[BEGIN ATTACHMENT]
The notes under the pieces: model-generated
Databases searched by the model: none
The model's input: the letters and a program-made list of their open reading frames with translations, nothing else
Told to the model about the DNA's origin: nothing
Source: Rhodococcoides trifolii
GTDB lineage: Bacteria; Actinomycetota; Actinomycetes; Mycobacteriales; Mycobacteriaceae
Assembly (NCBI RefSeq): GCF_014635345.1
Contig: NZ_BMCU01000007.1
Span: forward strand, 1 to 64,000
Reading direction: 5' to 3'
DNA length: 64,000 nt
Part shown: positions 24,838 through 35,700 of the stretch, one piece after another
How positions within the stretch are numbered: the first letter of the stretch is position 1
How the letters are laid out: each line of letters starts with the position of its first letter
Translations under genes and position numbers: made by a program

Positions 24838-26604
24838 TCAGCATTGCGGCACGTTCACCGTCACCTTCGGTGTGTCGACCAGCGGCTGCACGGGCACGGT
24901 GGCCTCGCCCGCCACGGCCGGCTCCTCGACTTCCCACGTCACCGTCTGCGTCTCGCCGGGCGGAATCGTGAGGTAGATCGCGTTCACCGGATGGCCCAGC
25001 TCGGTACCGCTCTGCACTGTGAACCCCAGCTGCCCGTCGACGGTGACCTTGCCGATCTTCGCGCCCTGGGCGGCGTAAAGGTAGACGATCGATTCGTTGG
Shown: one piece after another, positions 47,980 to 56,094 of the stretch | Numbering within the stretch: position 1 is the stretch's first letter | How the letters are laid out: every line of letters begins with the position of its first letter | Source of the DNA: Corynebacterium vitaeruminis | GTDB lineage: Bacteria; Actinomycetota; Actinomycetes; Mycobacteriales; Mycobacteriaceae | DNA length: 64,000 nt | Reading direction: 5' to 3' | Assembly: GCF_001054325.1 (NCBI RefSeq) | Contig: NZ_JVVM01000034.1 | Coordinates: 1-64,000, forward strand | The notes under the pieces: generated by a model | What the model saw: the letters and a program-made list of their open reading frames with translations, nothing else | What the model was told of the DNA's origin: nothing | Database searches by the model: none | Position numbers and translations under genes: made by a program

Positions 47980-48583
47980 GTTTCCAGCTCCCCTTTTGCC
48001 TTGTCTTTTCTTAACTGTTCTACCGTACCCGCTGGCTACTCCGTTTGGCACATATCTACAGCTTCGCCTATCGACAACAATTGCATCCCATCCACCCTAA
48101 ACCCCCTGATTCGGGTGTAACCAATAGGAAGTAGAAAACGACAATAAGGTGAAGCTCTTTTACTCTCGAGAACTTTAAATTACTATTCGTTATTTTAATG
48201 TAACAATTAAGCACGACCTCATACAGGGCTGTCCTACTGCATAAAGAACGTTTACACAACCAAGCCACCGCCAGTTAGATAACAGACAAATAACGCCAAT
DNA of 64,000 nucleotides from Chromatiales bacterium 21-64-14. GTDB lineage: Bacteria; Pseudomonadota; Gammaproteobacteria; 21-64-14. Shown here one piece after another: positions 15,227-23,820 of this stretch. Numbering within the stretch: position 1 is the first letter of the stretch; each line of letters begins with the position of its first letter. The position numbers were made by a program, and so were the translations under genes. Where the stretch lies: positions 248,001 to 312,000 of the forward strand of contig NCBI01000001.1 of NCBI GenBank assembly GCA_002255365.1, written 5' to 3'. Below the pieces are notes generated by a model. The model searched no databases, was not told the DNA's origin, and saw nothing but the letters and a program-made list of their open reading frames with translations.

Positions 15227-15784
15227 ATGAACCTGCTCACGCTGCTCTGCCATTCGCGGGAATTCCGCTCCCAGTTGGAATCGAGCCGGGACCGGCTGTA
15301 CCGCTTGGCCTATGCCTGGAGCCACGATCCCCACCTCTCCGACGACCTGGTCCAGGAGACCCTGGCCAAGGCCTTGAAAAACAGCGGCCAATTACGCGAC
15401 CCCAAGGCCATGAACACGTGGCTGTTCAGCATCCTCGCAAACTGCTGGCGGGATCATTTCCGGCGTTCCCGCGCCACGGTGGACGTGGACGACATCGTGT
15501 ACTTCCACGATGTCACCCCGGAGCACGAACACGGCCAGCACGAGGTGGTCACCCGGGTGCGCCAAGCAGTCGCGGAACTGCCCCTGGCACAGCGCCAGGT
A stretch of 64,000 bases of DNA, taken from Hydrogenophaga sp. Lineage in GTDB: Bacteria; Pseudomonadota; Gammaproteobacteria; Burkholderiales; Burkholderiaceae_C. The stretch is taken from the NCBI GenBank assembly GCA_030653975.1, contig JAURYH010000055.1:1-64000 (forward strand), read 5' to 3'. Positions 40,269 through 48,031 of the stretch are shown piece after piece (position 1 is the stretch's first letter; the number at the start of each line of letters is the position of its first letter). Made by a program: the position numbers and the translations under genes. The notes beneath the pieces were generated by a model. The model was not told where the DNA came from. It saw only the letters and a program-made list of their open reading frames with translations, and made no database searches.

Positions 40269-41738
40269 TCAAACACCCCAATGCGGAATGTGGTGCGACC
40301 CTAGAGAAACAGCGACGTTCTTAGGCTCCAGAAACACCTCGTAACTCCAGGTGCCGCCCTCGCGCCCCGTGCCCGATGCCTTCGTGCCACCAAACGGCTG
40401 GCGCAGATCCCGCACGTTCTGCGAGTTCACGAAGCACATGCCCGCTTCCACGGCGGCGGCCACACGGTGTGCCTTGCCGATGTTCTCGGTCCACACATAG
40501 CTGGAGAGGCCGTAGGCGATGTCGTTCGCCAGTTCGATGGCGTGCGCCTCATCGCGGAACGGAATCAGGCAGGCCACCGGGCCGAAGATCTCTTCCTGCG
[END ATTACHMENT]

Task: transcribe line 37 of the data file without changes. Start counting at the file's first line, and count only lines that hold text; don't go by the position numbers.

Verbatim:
40501 CTGGAGAGGCCGTAGGCGATGTCGTTCGCCAGTTCGATGGCGTGCGCCTCATCGCGGAACGGAATCAGGCAGGCCACCGGGCCGAAGATCTCTTCCTGCG